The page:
In the context of open access, an embargo period is the time between publication and when an article is viewable to the public on an open access repository like the ScholarsArchive@OSU. Publishers specify these embargo periods when an author transfers copyright.   Other things being equal, the most common is an infinite embargo on posting the published PDF imposed by so many of the for-profit publishers (Elsevier, Springer, Wiley, Taylor & Francis, Sage etc.).   An author’s accepted manuscript can be a highly desirable alternative in these cases:  Elsevier places no embargo on these, but several publishers impose an embargo of 6 to 18 months on their use, and a few, notably Wiley retain the infinite embargo on this version as well. 

Prior to publication, an author can negotiate his/her rights when transferring copyright to the publisher.  Items with embargo periods added to the ScholarsArchive@OSU are not be viewable until the end of that period.  

The theme of this year’s International Open Access Week 2012 is “set the default to open.”  This means as soon as an author makes the final corrections to an article it would be published in a way that anyone with access to the internet could read it free.  Further, perhaps the data behind that article would also be available.   Setting the default to open doesn’t mean you lose control of your copyright privileges or that people can use your work without crediting you, it just means they will have access to it sooner than later. 

The theme of this year’s International Open Access Week 2012 is “set the default to open.”  This means as soon as an author makes the final corrections to an article it would be published in a way that anyone with access to the internet could read it free.  Further, perhaps the data behind that article would also be available.   Setting the default to open doesn’t mean you lose control of your copyright privileges or that people can use your work without crediting you, it just means they will have access to it sooner than later.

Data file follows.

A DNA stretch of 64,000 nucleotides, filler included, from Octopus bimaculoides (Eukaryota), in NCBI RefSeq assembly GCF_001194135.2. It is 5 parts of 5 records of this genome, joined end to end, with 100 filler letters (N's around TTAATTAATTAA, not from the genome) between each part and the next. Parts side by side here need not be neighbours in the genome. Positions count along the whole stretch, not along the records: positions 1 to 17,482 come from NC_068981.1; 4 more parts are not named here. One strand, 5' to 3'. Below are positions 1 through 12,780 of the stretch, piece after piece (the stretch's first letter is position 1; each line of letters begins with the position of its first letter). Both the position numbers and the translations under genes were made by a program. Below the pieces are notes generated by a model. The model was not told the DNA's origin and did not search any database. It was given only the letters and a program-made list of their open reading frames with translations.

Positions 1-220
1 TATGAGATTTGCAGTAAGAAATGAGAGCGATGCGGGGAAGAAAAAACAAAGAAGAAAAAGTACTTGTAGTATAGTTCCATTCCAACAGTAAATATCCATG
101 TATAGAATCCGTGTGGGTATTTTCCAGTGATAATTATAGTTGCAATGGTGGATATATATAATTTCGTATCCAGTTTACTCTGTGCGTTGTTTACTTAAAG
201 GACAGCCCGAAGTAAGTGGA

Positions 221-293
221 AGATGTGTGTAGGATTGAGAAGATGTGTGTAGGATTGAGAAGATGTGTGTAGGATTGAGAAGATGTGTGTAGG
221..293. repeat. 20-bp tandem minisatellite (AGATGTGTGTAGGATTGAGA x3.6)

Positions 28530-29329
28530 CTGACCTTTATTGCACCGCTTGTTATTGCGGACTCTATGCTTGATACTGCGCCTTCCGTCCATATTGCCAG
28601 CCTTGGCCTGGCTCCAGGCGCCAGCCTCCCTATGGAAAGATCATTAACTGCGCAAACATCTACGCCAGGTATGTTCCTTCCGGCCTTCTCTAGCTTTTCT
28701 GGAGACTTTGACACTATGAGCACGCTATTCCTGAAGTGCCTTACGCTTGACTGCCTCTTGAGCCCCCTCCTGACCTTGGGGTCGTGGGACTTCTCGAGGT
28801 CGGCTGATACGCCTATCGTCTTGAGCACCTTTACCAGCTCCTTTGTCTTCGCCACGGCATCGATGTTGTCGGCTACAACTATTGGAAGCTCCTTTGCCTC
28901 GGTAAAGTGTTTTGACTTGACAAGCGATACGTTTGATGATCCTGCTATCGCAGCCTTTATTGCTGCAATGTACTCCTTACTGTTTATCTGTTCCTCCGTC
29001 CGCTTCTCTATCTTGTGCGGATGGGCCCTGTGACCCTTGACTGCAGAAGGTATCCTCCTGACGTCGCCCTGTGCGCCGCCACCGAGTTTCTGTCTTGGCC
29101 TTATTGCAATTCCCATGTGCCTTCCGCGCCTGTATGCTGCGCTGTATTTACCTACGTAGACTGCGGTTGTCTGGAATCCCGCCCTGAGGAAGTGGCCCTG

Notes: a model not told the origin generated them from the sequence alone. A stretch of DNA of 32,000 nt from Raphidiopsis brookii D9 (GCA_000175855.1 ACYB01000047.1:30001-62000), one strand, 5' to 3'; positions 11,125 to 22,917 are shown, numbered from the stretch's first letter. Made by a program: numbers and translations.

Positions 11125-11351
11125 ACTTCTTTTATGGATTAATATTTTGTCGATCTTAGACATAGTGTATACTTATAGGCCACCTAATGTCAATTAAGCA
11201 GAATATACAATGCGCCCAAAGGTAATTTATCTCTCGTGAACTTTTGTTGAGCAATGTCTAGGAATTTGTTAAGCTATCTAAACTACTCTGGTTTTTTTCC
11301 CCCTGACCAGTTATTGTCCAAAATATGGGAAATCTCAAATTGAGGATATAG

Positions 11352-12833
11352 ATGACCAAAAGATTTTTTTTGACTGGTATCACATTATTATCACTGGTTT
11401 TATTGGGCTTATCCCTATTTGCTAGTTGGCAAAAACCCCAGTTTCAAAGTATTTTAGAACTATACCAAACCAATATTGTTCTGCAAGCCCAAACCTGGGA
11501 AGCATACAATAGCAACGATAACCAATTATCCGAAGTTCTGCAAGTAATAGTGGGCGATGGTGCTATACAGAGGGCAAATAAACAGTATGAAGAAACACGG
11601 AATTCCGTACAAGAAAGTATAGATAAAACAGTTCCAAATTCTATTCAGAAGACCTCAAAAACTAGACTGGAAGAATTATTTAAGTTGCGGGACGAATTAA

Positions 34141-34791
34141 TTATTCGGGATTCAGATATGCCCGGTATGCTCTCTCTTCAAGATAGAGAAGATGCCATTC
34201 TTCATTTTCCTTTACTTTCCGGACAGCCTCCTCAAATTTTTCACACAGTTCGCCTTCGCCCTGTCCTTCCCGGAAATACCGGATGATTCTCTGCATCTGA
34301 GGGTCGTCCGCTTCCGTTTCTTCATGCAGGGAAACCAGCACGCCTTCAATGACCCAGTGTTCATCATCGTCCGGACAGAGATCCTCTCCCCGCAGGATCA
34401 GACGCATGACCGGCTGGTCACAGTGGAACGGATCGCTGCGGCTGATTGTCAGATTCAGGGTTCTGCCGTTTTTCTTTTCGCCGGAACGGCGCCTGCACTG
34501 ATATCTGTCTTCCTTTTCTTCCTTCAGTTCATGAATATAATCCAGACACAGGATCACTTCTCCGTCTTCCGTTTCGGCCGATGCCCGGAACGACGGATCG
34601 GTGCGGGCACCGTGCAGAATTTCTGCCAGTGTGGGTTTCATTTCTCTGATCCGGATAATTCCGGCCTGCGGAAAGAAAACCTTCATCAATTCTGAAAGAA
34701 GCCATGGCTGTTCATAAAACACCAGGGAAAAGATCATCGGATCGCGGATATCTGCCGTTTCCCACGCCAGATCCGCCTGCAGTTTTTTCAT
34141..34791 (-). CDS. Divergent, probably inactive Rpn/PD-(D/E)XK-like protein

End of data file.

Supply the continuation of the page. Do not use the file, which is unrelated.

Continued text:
The theme of this year’s International Open Access Week 2012 is “set the default to open.”  This means as soon as an author makes the final corrections to an article it would be published in a way that anyone with access to the internet could read it free.  Further, perhaps the data behind that article would also be available.   Setting the default to open doesn’t mean you lose control of your copyright privileges or that people can use your work without crediting you, it just means they will have access to it sooner than later. 

The theme of this year’s International Open Access Week 2012 is “set the default to open.”  This means as soon as an author makes the final corrections to an article it would be published in a way that anyone with access to the internet could read it free.  Further, perhaps the data behind that article would also be available.   Setting the default to open doesn’t mean you lose control of your copyright privileges or that people can use your work without crediting you, it just means they will have access to it sooner than later. 

The theme of this year’s International Open Access Week 2012 is “set the default to open.”  This means as soon as an author makes the final corrections to an article it would be published in a way that anyone with access to the internet could read it free.  Further, perhaps the data behind that article would also be available.   Setting the default to open doesn’t mean you lose control of your copyright privileges or that people can use your work without crediting you, it just means they will have access to it sooner than later.